Vermonting: Socially Conscious Art, Shopping and History in Brattleboro | Vermonting | Seven Days | Vermont's Independent Voice

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Vermonting: Socially Conscious Art, Shopping and History in Brattleboro

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Installation view of "552,830" by Steven Kinder - PAMELA POLSTON ©️ SEVEN DAYS
  • Pamela Polston ©️ Seven Days
  • Installation view of "552,830" by Steven Kinder

Brattleboro, situated at the nexus of the West and Connecticut rivers in southeastern Vermont, has a unique and dramatic topography. The downtown bears some resemblance to a ladder: a steep angle up Main Street with perpendicular streets forming flat rungs at different levels. And always, to the east, New Hampshire shoulders its way into view.

Hello, Vermonting

Even as Vermont gradually opens up from the pandemic shutdown, Gov. Phil Scott still encourages residents to stay home as much as possible. And so this summer is a good time to explore our home state. Its diminutive size makes a multitude of short trips accessible, whether for a few hours, an overnight or a longer getaway.

This series, running weekly through mid-October, presents curated excursions in every corner of Vermont, based on the experiences of Seven Days reporters. The idea is to patronize the state's restaurants, retailers, attractions and outdoor adventures — after all, we want them to still be there when the pandemic is finally over. Happy traveling, and stay safe.

At a height of some 1,000 feet, forest-covered Mount Wantastiquet looms over Brattleboro in the way that massive cruise ships temporarily dominate island ports. To a visitor from Burlington, accustomed to distant views across Lake Champlain, this permanent presence is almost unnerving — the geographical analogue of a stranger walking behind you.

According to tourist info, a short drive across the Connecticut River and a climb to the mountaintop afford an expansive aerial look at this Windham County town of about 12,000 souls. But my objectives for this overnight excursion were earthbound: looking at art, visiting friends and poking around the inviting cluster of downtown shops. After that, I would take a scenic route home, visiting a couple of historic sites and gawking at fall foliage along the way.

I arrived too early to check into my room at the venerable Latchis Hotel, whose pandemic-era concierge services run 3 to 10 p.m. So I parked in the hotel lot and walked a block to the Brattleboro Food Co-op for a snack, pausing to admire the seasonal display of weird squashes outside.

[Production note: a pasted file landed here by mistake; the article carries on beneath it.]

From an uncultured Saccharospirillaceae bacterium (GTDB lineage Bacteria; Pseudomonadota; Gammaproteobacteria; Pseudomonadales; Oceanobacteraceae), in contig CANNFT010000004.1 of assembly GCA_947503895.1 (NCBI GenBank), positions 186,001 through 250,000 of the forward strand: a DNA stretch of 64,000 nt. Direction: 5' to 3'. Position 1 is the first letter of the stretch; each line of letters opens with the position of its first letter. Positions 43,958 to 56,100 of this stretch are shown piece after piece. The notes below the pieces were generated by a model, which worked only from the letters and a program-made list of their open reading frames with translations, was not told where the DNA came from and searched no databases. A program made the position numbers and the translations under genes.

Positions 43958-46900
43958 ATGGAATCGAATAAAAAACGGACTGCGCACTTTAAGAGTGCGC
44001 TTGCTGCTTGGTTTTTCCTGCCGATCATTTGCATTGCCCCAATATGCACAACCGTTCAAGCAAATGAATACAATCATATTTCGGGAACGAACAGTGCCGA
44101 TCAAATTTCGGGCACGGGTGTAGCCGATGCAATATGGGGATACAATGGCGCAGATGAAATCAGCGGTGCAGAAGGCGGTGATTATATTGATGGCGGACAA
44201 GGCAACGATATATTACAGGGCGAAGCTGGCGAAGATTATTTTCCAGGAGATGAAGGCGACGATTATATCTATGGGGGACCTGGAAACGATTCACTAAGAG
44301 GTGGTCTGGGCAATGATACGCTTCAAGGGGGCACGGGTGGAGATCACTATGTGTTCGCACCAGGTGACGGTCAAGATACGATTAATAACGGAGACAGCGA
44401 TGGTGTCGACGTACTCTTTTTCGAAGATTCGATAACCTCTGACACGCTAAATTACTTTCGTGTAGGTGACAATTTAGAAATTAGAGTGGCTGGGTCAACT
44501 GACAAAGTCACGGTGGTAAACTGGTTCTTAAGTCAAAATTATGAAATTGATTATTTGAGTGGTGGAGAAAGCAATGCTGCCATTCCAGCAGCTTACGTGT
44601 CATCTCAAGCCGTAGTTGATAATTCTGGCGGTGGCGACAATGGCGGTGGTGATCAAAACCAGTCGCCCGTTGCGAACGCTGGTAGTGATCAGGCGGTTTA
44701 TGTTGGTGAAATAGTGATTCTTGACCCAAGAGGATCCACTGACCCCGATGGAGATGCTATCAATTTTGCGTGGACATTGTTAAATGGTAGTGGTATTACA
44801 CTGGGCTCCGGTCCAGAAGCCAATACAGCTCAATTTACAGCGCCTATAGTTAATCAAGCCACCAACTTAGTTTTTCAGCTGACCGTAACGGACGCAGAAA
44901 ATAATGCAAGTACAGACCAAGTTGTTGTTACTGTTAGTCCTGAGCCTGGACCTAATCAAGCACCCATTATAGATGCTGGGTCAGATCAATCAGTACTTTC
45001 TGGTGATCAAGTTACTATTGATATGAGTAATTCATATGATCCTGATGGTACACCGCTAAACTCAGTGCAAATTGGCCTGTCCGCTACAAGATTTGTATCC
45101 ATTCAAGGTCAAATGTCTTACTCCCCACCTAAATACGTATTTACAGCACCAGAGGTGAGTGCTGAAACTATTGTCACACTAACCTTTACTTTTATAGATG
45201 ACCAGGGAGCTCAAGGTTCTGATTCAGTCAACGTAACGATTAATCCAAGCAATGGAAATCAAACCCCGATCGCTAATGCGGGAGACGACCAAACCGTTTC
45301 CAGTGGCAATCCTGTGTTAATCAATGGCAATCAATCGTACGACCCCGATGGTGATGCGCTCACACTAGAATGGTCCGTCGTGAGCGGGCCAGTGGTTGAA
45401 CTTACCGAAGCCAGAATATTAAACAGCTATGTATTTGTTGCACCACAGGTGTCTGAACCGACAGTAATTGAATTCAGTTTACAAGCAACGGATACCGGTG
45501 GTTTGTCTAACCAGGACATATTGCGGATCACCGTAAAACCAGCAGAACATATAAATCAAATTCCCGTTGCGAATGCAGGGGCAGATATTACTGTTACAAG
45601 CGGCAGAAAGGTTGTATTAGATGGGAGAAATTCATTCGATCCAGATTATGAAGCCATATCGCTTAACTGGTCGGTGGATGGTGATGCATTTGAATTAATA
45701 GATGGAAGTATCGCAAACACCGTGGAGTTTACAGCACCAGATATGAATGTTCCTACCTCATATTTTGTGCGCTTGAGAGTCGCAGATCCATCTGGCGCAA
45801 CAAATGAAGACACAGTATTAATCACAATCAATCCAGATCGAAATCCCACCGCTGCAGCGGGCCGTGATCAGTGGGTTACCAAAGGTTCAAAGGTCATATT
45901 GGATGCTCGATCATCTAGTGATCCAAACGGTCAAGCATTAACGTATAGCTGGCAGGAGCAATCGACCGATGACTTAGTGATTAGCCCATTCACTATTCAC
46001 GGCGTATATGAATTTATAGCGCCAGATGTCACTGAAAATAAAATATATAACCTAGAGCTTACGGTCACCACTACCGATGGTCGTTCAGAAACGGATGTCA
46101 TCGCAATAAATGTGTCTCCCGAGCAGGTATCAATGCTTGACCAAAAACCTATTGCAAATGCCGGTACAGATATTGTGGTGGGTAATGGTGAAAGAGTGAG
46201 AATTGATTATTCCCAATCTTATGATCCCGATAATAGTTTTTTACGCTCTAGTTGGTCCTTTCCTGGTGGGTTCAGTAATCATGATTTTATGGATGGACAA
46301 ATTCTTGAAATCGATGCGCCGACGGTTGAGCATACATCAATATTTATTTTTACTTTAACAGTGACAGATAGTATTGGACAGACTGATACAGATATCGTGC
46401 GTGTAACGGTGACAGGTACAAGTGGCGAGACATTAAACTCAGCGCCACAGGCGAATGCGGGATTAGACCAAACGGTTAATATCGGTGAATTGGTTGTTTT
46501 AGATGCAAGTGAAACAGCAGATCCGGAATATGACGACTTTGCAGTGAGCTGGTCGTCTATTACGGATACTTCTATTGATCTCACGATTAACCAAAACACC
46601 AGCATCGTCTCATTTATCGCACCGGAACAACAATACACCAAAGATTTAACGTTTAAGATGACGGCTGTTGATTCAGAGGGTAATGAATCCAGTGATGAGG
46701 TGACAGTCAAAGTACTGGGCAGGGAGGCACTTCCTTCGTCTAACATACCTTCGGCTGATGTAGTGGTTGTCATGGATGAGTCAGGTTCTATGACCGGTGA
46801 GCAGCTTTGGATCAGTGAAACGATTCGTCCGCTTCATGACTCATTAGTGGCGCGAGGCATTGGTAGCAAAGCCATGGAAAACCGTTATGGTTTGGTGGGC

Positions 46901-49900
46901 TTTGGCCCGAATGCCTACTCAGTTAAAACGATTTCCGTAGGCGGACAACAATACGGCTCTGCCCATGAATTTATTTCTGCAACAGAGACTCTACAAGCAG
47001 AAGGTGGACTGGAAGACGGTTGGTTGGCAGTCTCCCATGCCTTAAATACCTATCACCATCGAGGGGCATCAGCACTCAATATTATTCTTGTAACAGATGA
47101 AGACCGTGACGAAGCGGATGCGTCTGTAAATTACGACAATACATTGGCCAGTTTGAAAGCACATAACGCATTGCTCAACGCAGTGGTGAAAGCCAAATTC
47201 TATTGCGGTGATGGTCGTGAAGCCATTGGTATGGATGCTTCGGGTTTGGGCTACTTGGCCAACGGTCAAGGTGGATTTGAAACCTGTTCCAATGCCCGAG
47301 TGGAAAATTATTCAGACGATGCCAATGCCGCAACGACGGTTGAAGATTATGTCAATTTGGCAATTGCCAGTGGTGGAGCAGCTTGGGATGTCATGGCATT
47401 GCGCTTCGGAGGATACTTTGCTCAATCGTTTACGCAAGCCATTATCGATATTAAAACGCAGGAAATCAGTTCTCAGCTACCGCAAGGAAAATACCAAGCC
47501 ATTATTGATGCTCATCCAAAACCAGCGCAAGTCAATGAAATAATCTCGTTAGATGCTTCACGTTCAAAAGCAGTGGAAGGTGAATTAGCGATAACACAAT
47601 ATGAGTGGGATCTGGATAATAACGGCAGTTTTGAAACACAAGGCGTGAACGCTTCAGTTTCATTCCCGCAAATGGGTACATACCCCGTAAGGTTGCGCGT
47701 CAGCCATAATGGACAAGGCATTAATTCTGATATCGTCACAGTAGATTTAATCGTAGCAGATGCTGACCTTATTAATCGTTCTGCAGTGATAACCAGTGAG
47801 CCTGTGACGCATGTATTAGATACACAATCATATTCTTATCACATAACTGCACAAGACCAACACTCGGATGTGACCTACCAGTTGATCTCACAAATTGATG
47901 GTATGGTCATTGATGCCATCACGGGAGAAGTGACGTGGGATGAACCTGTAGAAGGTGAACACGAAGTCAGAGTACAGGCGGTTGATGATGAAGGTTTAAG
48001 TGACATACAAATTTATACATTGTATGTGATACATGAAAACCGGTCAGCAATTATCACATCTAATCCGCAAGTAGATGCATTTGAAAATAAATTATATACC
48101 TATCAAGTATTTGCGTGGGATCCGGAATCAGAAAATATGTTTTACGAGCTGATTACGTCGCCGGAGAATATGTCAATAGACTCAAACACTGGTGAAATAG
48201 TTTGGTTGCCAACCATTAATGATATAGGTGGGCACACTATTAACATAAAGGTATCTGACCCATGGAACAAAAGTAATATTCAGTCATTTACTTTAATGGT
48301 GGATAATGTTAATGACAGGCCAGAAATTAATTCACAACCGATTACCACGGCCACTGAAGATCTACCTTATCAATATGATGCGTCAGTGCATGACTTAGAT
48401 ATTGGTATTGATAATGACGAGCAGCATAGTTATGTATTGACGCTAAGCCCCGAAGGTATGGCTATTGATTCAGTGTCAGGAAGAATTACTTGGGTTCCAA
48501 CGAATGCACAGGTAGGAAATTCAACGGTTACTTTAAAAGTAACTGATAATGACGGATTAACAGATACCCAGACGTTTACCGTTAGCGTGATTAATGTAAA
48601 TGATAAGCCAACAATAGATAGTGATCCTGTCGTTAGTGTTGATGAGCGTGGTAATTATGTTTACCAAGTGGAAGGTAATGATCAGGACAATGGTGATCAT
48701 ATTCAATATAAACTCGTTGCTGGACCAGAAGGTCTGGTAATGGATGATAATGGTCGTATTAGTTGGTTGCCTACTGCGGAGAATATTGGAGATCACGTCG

The 14,580-square-foot downtown anchor encourages one-way traffic in and out; its café is currently closed. I made my way to a picnic table behind the parking lot to consume my lunch of kale salad and pomegranate juice, wondering why I hadn't purchased something made of chocolate.

My next destination, the Brattleboro Museum & Art Center, lay just across a converging pair of streets, one of which doubles as Route 5. Pro tip: The town's bossy pedestrian signals must be obeyed.

One of my favorite art venues in the state, the BMAC is located in a rescued former train station. Two new exhibits opened there just as the coronavirus occasioned a monthslong shutdown. While some of the works can be seen online, I was glad the shows were extended through October 12 for in-person viewing.

In the museum's front gallery, Steven Kinder's large-scale portraits of unsheltered individuals hang suspended from the ceiling on canvases the size of bedsheets. The subjects are rendered in neutral hues, as if to denote their remove from more privileged society. But the strategic installation of Kinder's paintings requires viewers to look up to these humans. As a museum brochure states, "He simply asks us to see them." In turn, their direct gaze is aimed back at us.

The title of the exhibit, "552,830," refers to the number of Americans who experienced homelessness in 2018.

Alison Wright's color photographs, in an adjacent gallery, depict female laborers in developing countries around the world. "Grit and Grace, Women at Work" documents deprivation, but more importantly the resilience, ingenuity and strength of this global sisterhood. Both exhibits are powerful and affecting.

Having returned to the Latchis to check in, I was still contemplating injustice and privilege when Biff diverted me with a wet snout. The resident Weimaraner and apparent official greeter took two seconds to OK my entrance and then leaned against me, insisting on head pats. This lasted until the next person arrived. Biff is affectionate but easily distracted.

Political signs in a Brattleboro storefront - PAMELA POLSTON ©️ SEVEN DAYS
  • Pamela Polston ©️ Seven Days
  • Political signs in a Brattleboro storefront